Windows Subsystem for Linux (WSL) bringing Linux kernel to Windows
Back at the Build conference in May, Microsoft squeezed a little tighter in its embrace of open source: it announced the next major update of the Windows Subsystem for Linux (WSL) would include a complete Linux kernel.
No emulation here. A real Linux kernel.
Tagged with a 2 like a budding entertainment franchise, WSL 2 allows many more Linux applications and tools to run on Windows. Plus, it will exhibit the behavior expected from pure Linux environments. The previous version of WSL was a compatibility layer between Windows and Linux that provided functionality via an emulator. WSL 2 uses virtualization with Hyper-V to provide a native Linux experience. It is based on the 4.19 long-term-support (LTS) release of the Linux kernel, and will be based on the latest LTS release in the future to ensure stability. The team behind WSL 2 will maintain the kernel through Windows updates, so you won’t have to manage it yourself.
According to initial testing by WSL 2 developers: “File intensive operations like git clone, npm install, apt update, apt upgrade, and more will all be noticeably faster. The actual speed increase will depend on which app you’re running and how it is interacting with the file system. Initial tests that we’ve run have WSL 2 running up to 20× faster compared to WSL 1 when unpacking a zipped tarball, and around 2–5× faster when using git clone, npm install, and cmake on various projects.”
Bringing Docker into the fold
Notably, Docker, the platform that popularized containers, will run on WSL 2, as will the container orchestration tool Kubernetes. Many Windows users who work with Docker use Docker Desktop for Windows, which runs on its own Hyper-V VMs and LinuxKit. However, Docker has been working with Microsoft to rebuild Docker Desktop for Windows on WSL 2 to make the most of the performance boosts offered by the full Linux kernel. This update will help further erode physical and software barriers for developers working on containerized applications.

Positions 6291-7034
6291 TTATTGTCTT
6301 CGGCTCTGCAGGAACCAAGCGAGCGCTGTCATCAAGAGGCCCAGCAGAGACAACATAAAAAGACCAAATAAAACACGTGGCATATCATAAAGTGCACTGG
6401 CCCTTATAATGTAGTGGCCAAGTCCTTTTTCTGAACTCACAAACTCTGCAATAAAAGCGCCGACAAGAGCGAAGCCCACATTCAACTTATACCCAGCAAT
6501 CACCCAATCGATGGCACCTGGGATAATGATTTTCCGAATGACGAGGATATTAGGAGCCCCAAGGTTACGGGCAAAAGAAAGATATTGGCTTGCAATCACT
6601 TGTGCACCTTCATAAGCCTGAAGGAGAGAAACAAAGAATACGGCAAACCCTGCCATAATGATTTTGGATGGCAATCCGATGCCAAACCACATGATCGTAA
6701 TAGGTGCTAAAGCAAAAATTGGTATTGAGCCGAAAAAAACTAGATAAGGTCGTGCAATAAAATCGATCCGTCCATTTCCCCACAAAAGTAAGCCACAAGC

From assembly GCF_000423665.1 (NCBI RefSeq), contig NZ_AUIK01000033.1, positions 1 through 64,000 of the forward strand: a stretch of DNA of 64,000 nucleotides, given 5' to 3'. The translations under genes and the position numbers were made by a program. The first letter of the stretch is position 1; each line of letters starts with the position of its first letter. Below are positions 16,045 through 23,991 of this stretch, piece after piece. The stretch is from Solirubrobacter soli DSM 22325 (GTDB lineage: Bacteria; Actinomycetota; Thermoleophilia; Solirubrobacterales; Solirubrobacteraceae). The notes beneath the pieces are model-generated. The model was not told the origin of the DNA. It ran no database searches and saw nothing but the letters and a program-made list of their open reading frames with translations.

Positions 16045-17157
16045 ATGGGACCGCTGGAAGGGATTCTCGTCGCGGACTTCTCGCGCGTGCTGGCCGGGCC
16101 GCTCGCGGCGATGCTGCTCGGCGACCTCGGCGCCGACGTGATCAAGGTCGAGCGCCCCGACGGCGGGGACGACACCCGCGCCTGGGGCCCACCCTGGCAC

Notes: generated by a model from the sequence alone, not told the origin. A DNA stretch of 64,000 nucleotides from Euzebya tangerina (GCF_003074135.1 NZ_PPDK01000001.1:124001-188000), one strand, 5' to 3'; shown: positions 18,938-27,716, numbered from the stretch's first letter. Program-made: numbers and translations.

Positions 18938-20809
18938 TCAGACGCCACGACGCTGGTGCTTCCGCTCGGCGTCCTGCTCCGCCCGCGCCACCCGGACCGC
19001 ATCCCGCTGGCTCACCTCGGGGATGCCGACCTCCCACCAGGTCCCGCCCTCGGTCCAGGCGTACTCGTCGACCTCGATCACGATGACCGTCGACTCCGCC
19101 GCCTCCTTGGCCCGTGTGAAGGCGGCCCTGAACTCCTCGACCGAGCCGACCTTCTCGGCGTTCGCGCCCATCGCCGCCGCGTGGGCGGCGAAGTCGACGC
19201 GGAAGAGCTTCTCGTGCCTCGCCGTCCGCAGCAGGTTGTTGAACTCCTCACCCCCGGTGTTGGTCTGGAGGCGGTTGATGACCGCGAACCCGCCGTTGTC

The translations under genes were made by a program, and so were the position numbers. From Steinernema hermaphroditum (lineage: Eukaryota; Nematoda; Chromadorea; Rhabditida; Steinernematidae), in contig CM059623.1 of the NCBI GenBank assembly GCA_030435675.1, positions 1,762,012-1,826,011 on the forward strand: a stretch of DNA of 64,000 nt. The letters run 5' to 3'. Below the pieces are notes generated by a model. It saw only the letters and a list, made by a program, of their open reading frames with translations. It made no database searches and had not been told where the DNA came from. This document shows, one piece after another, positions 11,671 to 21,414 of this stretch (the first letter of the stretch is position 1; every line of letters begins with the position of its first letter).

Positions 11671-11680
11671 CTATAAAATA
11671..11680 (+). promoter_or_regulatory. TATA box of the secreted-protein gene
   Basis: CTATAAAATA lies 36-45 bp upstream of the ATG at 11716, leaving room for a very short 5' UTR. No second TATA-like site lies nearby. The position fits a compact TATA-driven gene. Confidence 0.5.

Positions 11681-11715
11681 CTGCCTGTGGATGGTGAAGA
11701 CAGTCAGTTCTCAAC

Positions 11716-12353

Docker has come a long way with Microsoft since it was first supported on Azure five years ago. Furthering Docker support across Microsoft’s products demonstrates Microsoft’s commitment to making itself the go-to solution for all developers across all disciplines. As the last few years have shown, Microsoft loves open source and Linux.
How to get WSL 2
WSL 2 is currently available to participants in the Windows Insiders program. Blogs about the latest updates to the subsystem can be found on the Windows Command Line Tools for Developers blogs, and details about each WSL 2 release can be found on GitHub. You can also submit issue tickets or pull requests for WSL 2 on the WSL GitHub page. A date for the full release of WSL 2 has not been announced yet.
If you’re a fan of the first WSL, let us know what you think of WSL 2 and what you hope to see in it in the comments section below, or on Twitter and Facebook.
If you enjoyed this post, we think you’ll also like: